Sunday, 10 July 2016

Nature.... My Teacher.
This universe, the nature, is filled with beautiful messages, only we need to have an open and receptive mind and heart to learn or enjoy. May be because of my very rural background I am extremely attached to nature and very passionate about the five elements. They cheer me up and lift my spirits. As a result the tiniest of rustic and earthly things give me a world of pleasure whereas the big worldly materials hardly entice me.

I think I have taken this trait from my mother. She was also very close to the nature, the plants and the fauna. She wanted to grow everything, having been born and brought up  in still interior village. Always the rustic and primitive trees, plants fruits and flowers fascinated us. For example when we were in Raichur, I used to love these fruits we used to call “ Farm Hunasekai”, which I have never seen since leaving that place except may be once or twice when I had visited some remote villages. How I long for that fruit even now!  And then used to thrive on Bore hannu, Mavinakai,  Seebe kai, Badami hannu and what not!

That craving, that yearning still persists. You take me to big malls with fancy cakes, chocolates and ice creams, they just appear to me as good artistic creations. But drive me through a farm or village and I salivate looking at every plant of fruit and vegetable!

And my mother understood this. Everyday when I was back from school, some wonderful aroma of fruit would be inviting me. Worried that I would refuse to eat food if I am given fruits, she would hide them, but boy, can she hide their aroma! I would insist that there are fruits in the house and I want them and with a pseudo-ire she would take out the vessel on the condition that I get them only after I ate my lunch.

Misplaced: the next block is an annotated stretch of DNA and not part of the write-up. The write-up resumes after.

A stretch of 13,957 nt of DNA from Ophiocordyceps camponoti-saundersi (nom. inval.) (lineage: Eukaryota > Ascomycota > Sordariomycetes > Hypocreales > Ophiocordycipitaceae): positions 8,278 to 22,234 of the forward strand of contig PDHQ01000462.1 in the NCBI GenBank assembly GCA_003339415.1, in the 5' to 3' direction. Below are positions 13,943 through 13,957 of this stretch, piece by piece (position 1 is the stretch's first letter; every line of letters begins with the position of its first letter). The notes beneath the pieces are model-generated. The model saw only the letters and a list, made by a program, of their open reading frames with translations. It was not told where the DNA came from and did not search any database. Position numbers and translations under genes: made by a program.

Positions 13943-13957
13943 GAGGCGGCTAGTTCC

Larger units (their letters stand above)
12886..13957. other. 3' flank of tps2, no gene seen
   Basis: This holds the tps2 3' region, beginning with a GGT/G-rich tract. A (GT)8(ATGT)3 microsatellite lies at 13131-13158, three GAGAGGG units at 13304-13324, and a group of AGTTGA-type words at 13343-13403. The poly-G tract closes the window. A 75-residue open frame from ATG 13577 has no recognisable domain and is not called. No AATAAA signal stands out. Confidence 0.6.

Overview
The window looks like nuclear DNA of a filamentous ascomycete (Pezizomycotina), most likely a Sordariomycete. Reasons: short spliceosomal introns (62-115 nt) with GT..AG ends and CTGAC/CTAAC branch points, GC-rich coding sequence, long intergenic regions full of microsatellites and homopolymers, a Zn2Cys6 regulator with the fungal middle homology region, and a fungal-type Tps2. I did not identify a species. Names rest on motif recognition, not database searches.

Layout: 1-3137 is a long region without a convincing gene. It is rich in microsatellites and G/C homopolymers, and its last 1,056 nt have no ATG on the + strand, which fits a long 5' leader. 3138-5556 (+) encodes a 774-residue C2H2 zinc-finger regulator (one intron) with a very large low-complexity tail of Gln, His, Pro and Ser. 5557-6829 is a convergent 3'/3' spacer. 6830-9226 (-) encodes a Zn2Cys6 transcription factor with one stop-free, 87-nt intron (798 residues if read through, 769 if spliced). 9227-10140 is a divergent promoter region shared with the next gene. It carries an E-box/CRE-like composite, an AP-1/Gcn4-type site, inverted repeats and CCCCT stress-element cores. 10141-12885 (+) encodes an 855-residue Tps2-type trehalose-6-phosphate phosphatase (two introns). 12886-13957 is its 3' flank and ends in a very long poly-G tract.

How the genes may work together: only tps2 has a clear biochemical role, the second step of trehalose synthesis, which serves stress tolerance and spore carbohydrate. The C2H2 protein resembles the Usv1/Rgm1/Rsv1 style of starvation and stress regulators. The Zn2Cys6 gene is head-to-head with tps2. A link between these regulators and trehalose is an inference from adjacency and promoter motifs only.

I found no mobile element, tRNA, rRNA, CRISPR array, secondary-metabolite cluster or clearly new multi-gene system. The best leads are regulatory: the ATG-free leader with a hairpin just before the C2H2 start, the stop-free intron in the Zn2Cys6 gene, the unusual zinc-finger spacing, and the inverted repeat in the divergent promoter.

Being the youngest of the five children, I had certain special privileges. On the way back from school in Hospet, a town with sugar factory, there used to be a sugarcane vendor. You would get an entire length of cane for all of ten paises. At least once or twice a week, I used to have that sweet sugar cane craving and my mom would send my sister or brother with me to buy sugarcane. Unlike present times, we never used to cut them with knife. Both myself and my mother would enjoy the sugar cane biting them with our bare teeth. And at such rendezvous she would narrate the tales of how as a young village girl, she would enjoy the fruits in her native village.

Coming from a very tiny backward village, she was made to wear a saree at a tender age of 10. She along with her friends would stealthily run to the farm, pick the Mangoes, Jamun fruits guava etc and carry them in her pallu and eat at a village well and then run to the house. Unfortunately, her pallu used to be give away, carrying all the colours of her fruits and made her mother very angry. Ajji would admonish her, but her anger would last barely for a few minutes, she being very well aware of her daughter's craving for fruits. We used to grow Jowar and in our Raichur house there used to be hoards of gunny bags filled with grains, which my mother used to barter for fruits. Yes! Back then in the sixties the barter system still existed. We used to buy fruits with our grains!